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Mdmp Bctp

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    • 1. Battle Command Seminar MILITARY DECISION MAKING PROCESS ( MDMP ) Major Frank J. Snyder 18 SEP 07
    • 2. Purpose To facilitate a discussion on the Military Decision Making Process to include some techniques and procedures and some key points
    • 3. Agenda
      • Decision Making
      • Military Decision Making Process (MDMP)
      • Key Points (Summary)
    • 4. Decision Making “ Success often depends on superior information that enables superior decisions. Effective decision making combines judgment with information as an element of combat power: it requires knowing if to decide, when to decide, and what to decide. It requires….identifying important information and focusing subordinates and the staff on it.” - FM 3-0
    • 5. Types of Decision Making
      • FMI 5-0.1 talks about two types of decision making. What are they?
        • Intuitive (pattern recognition is key)
        • Analytical (process/methodology is key)
      Military decision making uses which technique? Why?
    • 6. MDMP
      • “ The military decision making process is a process that integrates the activities of the commander, staff, and subordinate commanders in developing an operation plan or order. It establishes procedures for analyzing a mission; developing, analyzing, and comparing courses of action; selecting the best course of action; and producing an operation plan or order.”
      • - FM 5-0.1
      How do you organize for MDMP?
    • 7. 5. COA Comparison 6. COA Approval 3. COA Development 4. COA Analysis (war gaming) 2. Mission Analysis 7. Orders Production Military Decision Making Process 1. Receipt of Mission 7 Steps
      • Defined as:
      • A single, established and proven analytical process
      • A tool to assist Cdrs
      • and staffs in developing estimates and plans
      Does every decision require the full MDMP? MDMP at all? Is MDMP better for a certain type of problem? How can you leverage MDMP in your unit?
    • 8.
      • The key is parallel planning:
      • Anticipate
      • Collaborate
      • Be proactive
      WARNORD to staff Initial recon WARNORD to all Receipt of Mission Step 1 Receipt of Mission Input New Mission Output Initial Cdr’s guidance Assessment of available time
    • 9. Receipt of Mission Commander’s Initial Guidance
      • How to abbreviate the MDMP, if required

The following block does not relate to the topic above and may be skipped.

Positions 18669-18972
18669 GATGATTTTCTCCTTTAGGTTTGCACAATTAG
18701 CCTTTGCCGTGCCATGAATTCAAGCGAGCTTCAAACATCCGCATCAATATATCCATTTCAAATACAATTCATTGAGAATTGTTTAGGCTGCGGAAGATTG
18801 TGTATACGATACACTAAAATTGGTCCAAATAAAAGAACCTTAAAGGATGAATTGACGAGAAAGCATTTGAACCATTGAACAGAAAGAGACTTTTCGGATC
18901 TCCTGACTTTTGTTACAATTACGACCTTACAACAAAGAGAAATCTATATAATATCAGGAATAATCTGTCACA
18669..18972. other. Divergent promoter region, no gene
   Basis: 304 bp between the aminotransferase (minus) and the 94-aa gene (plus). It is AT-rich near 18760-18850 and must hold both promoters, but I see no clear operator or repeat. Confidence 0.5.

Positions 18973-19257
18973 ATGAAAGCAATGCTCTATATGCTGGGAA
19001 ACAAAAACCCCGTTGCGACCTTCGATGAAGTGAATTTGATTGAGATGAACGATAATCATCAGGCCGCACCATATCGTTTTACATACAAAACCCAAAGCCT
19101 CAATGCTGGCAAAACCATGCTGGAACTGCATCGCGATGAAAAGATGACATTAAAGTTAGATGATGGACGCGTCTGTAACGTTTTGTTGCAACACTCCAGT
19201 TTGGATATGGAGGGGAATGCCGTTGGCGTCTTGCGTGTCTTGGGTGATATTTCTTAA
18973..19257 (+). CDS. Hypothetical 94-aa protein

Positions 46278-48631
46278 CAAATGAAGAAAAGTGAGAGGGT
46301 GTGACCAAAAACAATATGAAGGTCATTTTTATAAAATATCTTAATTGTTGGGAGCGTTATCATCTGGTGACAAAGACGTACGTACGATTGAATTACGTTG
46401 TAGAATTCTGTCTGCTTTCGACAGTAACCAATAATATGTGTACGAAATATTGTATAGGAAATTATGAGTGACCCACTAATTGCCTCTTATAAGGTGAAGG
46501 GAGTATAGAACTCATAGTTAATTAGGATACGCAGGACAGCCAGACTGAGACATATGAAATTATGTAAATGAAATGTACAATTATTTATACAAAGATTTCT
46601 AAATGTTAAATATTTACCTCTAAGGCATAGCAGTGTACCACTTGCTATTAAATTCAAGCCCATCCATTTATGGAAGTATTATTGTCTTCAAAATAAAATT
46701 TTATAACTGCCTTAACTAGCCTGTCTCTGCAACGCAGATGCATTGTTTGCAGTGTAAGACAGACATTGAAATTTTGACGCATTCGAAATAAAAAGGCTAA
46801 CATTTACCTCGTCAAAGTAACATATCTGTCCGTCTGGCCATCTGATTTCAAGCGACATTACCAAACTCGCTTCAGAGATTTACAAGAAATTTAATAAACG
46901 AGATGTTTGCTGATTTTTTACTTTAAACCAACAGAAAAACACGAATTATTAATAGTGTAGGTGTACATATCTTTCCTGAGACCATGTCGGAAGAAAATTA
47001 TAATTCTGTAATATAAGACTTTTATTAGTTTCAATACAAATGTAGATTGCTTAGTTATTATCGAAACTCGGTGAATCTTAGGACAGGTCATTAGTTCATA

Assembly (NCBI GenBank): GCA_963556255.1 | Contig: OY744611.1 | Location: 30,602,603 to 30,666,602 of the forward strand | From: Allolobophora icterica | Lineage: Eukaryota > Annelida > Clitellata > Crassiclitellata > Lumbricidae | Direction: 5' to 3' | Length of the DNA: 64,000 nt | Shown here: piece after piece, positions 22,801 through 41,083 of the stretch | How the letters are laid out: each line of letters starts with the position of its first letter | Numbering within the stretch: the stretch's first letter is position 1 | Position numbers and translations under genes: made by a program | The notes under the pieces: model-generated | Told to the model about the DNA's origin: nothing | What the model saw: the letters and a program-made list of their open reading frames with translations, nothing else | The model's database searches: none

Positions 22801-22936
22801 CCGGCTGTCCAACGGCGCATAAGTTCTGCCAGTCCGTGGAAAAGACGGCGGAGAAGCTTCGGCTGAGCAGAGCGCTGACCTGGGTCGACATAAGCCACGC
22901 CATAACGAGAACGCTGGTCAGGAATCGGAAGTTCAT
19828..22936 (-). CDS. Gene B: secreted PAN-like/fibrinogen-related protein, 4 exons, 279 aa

• Initial time allocation
      • Liaison officers to dispatch
      • Initial reconnaissance to begin
      • Authorized movement
      • Additional tasks the commander wants the staff to accomplish
    • 10. Mission Analysis Output IPB: MCOO, SITTEMP, HVTL, critical events, & event temp Input New Mission Time analysis Cdr’s initial guidance Step 2 Mission Analysis Which outputs matter most? Commander’s intent and planning guidance Initial ISR plan WARNORD 2 Restated mission
        • Initial CCIR
      Mission analysis brief
    • 11. Visualize, Describe, and Direct Mission Analysis (MA) is crucial to the MDMP. It allows the commander to begin his battlefield visualization. The result of MA is defining the tactical problem and beginning the process of determining feasible solutions. How many steps in MA?
    • 12. 10. Plan use of available time 11. Write the restated mission 12. Conduct a mission analysis briefing 13. Approve the restated mission 14. Develop the initial commander’s intent 15. Issue the commander’s guidance 16. Issue a WARNO 17. Review facts and assumptions 1. Analyze the higher HQ’s order 2. Conduct initial IPB 3. Determine specified, implied and essential tasks 4. Review assets available 5. Determine constraints 6. Identify critical facts and assumptions 7. Conduct risk assessment 8. Determine initial CCIR 9. Determine initial recon annex Mission Analysis What else is important?
    • 13. COA Development Step 3 COA Development Restated mission Cdr’s intent & Initial planning guidance Initial CCIR Initial HVTL IPB products Output Input COA statements & sketches COA brief (optional)
    • 14. ? RISK SIMPLICITY FLEXIBILITY EXPLOIT ENEMY VULNERABILITIES SURPRISE SPEED USE OF TERRAIN MAXIMUM USE OF LIGHT INFANTRY SUFFICIENT TIME ENDSTATE TEMPO MASS ECONOMY OF FORCE SECURITY UNITY OF COMMAND DEPTH SANCTUARY DENIAL LOC SECURITY Evaluation Criteria
    • 15. Sanctuary Denial (x2): The prevention or hindrance of destabilizing force occupation of areas from which they obtain tactical benefit from the use of space, supply, personnel, or facilities. Measured as amount of combat patrols an MSC is capable of conducting within their AO over and above the commitments of Troops to Task. (More is Better) Freedom of Maneuver: Measured as total number of Battalion sized elements required for force protection at Forward Operating Bases. (Fewer is Better) Flexibility: Provides and preserves maximum options for the division and brigade commanders. Measured as the number of branch plans and sequels available to the division commander. (More is better) LOC Security: Ability and degree to which friendly forces operate unhindered by enemy direct action along the MSR. Measured as the length in KMs of Division MSR, the number of chokepoints along the MSR, and the number of forces allocated for security. (Less is better) Command and Control: The authority exercised by a commander over the activities of his assigned units and the ability of a commander to direct their actions. Measured as number of battalions task organized outside of their habitual Brigades, the number of BCTs with more than five task organized Battalions, and the number of follow – on RIPs required. (Fewer is better) EXAMPLE Evaluation Criteria